Hard rock Crushing Plant (PDF)

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Hard rock Crushing Plant
Descriptions are given of plant process flowsheets, hard rock crushing plant to
produce roadstone from a gritstone.

hard rock crushers, roadstone crusher, rock crushing plant, stone
crushing plant, stone crusher

The following figure depicts the flowsheet for a plant producing various
forms of dry (uncoated) roadstone including high PSV (+60) surface
chippings. The production of surface chippings would probably require
that a gritstone was being quarried. Many igneous rocks, such as
granites and basalts, exhibit moderate values of PSV and are suitable for
all other types of roadstone and reference is made to their production.
Limestones have a very low PSV but are used extensively in road

construction below the wearing course. The operation of a quarry solely
for the production of high PSV surface chippings cannot justified so it is
likely that any gritstone will also be sold as dry stone, macadams and
even concrete aggregate. Since any quarry is likely to contain beds of
lower quality and weathered rocks it will also produce fill materials.

The quarried stone is dumped onto a grizzly feeder which removes
scalpings and feeds the oversize to the primary double-toggle jaw
crusher for breakage. The scalpings are re-screened at a finer size to
increase the yield of clean stone.

Where a soft limestone (containing little silica as flint or chert) is being
processed the primary crusher may also be a jaw crusher, usually of the
single-toggle type, although fixed blow-bar impactors are common.

Elsewhere in the flowsheet impactors will be used in place of cone
crushers. Where the throughput of the plant exceeds 2200tph,
especially for igneous rocks, the jaw crusher is replaced by a primary
gyratory crusher. In this case, the dump trucks usually discharge directly
into the crusher and scalping is carried out upon the primary crusher
The crushed rock is fed onto a stock-pile ahead of the main process plant
from which it is reclaimed by a tunnel conveyor. This arrangement
permits the plant to operate outside the hours of the quarry and during
interruptions to quarry operations. A market may also exist for this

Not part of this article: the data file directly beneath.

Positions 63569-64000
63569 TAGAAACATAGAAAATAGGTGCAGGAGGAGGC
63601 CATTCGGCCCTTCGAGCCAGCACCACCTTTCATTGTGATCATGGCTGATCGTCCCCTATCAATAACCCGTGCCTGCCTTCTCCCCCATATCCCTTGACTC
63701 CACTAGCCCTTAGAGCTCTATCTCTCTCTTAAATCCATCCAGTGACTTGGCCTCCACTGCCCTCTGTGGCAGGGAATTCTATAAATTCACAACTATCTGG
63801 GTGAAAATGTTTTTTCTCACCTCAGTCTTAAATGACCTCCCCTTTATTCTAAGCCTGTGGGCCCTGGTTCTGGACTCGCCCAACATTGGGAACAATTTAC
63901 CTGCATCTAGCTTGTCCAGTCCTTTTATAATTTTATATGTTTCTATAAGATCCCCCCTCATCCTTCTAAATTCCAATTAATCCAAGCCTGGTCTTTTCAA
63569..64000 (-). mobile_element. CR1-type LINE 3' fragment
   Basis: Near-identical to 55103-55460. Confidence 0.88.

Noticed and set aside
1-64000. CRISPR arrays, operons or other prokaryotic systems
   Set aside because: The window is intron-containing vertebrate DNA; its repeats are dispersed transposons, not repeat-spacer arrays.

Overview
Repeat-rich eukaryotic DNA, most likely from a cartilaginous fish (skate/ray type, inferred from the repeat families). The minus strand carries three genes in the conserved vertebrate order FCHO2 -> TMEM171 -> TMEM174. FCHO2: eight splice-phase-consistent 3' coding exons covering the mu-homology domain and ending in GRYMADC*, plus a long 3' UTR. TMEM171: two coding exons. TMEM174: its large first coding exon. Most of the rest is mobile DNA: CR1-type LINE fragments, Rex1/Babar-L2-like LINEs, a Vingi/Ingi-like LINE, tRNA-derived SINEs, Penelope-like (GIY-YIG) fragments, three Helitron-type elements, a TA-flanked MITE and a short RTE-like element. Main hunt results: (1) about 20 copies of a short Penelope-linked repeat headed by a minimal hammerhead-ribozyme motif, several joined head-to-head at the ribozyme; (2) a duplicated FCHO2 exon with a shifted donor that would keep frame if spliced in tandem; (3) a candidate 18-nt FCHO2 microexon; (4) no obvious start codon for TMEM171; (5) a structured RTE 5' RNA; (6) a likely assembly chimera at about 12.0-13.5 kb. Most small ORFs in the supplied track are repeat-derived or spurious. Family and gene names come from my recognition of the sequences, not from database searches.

'crusher-run' material. Reclaimed stone is further crushed by a
secondary cone crusher but a secondary gyratory might also be used. In
order to increase plant capacity a primary screen can be installed ahead
of the secondary crusher to remove material finer than the setting of the
crusher which by-passes this stage of comminution. The material is now
screened with oversize being recycled to the secondary crusher.

Commonly, the crusher product is divided into coarse and fine fractions
prior to sizing as finished products. At this stage it is probable that this
simple screening will generate saleable materials having relatively wide
size distributions. Type 1 dry stone aggregate for road construction is a
good example which may constitute a substantial proportion of the

quarry output. Provision is made for recovery and stocking of this

Screening of the crushed aggregate into narrow size ranges employs
multiple deck vibrating screens often mounted directly above the
respective storage/outloading bins. However, screening of the
secondary crusher product is unlikely to yield sized stone in the
proportions demanded by the markets which are usually greater for the
finer aggregates. Provision is made for recrushing the coarser fractions
through a tertiary cone crusher. Indeed, the bin system can be designed
so that once the bins containing coarser sizes are full they overflow
automatically to feed the recrushing circuit. Fine aggregates may also be
recrushed and recirculated to the fine screens. Machines suitable for this
purpose, which may be encountered in various combinations, include
fine cone crushers, vertical shaft impactors (illustrated) for the
manufacture of sand. The impactor or cone crusher, operating with a
low reduction ratio, may also be used at this stage to impart a cubical
shape to the product intended for surface chippings.

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